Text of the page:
History Of Winter Olympics
While many know that the Summer Olympics has its roots in the Olympic games of Ancient Greece, the history of Winter Olympics is less well known. In fact, the Winter Olympics started several decades after the modern Summer Olympics did. While it took a long time to decide to create a separate Olympics for winter sports, the Winter Olympics is now beloved by people all over the world.
Figure skating was originally part of the Summer Olympics, debuting fourteen years after the first modern Olympics. Even though the sport debuted in the summertime, it was a success. However, not all sports were easy to incorporate into the summer games, which helped to bring about the future Winter Olympics.
Issues with the original setting. The need for a separate event for winter sports became obvious when sports like skiing were considered. The idea for Olympic winter games was proposed by Italy's Count Brunetta d'Ussaux, to be incorporated into the 1912 games. However, a separate venue in the wintertime was the preferred proposal.
Debate. Not everyone was happy with the idea of a Winter Olympics. Scandinavian countries had been putting on the Nordic Games, and they felt that the Winter Olympics would ruin their event. The first Winter Olympics was scheduled for 1916 in Germany.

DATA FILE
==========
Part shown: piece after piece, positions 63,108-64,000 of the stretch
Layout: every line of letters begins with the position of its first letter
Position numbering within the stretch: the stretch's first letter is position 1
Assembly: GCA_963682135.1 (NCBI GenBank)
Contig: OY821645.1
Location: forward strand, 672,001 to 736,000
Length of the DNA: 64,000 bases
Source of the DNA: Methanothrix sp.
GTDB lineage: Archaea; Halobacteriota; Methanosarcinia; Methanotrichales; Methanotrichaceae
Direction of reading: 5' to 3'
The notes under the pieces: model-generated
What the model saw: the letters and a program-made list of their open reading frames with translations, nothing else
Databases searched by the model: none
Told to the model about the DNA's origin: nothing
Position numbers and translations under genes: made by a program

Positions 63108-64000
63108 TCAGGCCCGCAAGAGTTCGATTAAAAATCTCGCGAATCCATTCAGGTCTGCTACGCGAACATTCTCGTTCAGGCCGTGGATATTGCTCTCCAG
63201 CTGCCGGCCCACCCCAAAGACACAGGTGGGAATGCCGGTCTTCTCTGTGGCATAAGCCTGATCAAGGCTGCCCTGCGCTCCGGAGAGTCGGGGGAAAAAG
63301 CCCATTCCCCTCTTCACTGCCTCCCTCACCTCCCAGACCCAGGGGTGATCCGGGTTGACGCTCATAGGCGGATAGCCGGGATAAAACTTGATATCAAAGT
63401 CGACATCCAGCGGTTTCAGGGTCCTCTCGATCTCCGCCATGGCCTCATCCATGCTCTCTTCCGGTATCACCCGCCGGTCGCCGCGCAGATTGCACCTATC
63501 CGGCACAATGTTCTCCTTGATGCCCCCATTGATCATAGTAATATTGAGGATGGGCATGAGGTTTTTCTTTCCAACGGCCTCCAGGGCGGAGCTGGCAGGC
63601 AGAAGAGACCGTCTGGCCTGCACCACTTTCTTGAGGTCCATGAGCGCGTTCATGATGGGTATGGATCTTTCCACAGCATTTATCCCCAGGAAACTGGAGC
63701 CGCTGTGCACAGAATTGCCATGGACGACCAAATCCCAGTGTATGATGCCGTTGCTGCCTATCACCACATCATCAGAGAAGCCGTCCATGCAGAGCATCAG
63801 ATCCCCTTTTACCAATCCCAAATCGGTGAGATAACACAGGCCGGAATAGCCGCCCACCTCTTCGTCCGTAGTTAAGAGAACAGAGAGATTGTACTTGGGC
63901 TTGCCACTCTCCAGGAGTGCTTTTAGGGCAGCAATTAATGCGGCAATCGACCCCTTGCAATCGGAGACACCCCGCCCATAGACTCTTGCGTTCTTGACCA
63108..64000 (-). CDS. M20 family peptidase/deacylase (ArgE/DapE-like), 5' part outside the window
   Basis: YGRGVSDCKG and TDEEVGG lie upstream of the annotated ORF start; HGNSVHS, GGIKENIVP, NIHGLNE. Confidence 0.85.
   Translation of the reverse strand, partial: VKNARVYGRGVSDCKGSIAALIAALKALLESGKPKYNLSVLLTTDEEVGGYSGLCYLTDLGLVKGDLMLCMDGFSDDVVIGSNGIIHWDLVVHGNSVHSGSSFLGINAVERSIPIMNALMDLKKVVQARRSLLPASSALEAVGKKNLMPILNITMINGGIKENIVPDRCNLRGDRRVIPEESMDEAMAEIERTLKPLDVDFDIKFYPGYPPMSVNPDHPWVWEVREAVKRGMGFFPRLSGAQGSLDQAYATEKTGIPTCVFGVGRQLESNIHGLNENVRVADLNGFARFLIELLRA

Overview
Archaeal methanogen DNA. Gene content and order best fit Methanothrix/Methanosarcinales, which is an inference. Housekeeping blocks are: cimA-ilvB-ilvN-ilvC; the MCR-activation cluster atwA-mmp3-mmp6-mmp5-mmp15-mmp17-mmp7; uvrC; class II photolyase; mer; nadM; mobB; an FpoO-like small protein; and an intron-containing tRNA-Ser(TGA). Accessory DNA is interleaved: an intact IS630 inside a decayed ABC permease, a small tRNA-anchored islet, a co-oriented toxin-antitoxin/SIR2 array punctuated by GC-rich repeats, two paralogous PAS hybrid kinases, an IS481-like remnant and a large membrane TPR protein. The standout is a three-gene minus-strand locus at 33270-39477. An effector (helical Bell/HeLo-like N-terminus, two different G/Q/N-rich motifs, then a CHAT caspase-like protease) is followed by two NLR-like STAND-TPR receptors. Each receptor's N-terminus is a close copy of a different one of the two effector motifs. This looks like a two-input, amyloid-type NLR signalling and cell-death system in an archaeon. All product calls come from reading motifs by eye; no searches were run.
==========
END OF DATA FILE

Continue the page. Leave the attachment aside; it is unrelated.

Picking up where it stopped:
Problems with Implementation. Although the first Winter Olympics was scheduled for 1916, World War I caused the events to be postponed. When the war ended, the events were again scheduled, but this time for the Summer Olympics. It was not until 1924 that the first Winter Olympics was held in Chamonix, France.
First Winter Olympics. As can be guessed by the fact that the Winter Olympics has continued throughout the years, the first one was successful. Fourteen events were included, and sports included figure skating, speed skating, bobsledding, ice hockey, and skiing. Although they were the greatest objectors, the Scandinavian countries of Norway and Finland performed the best.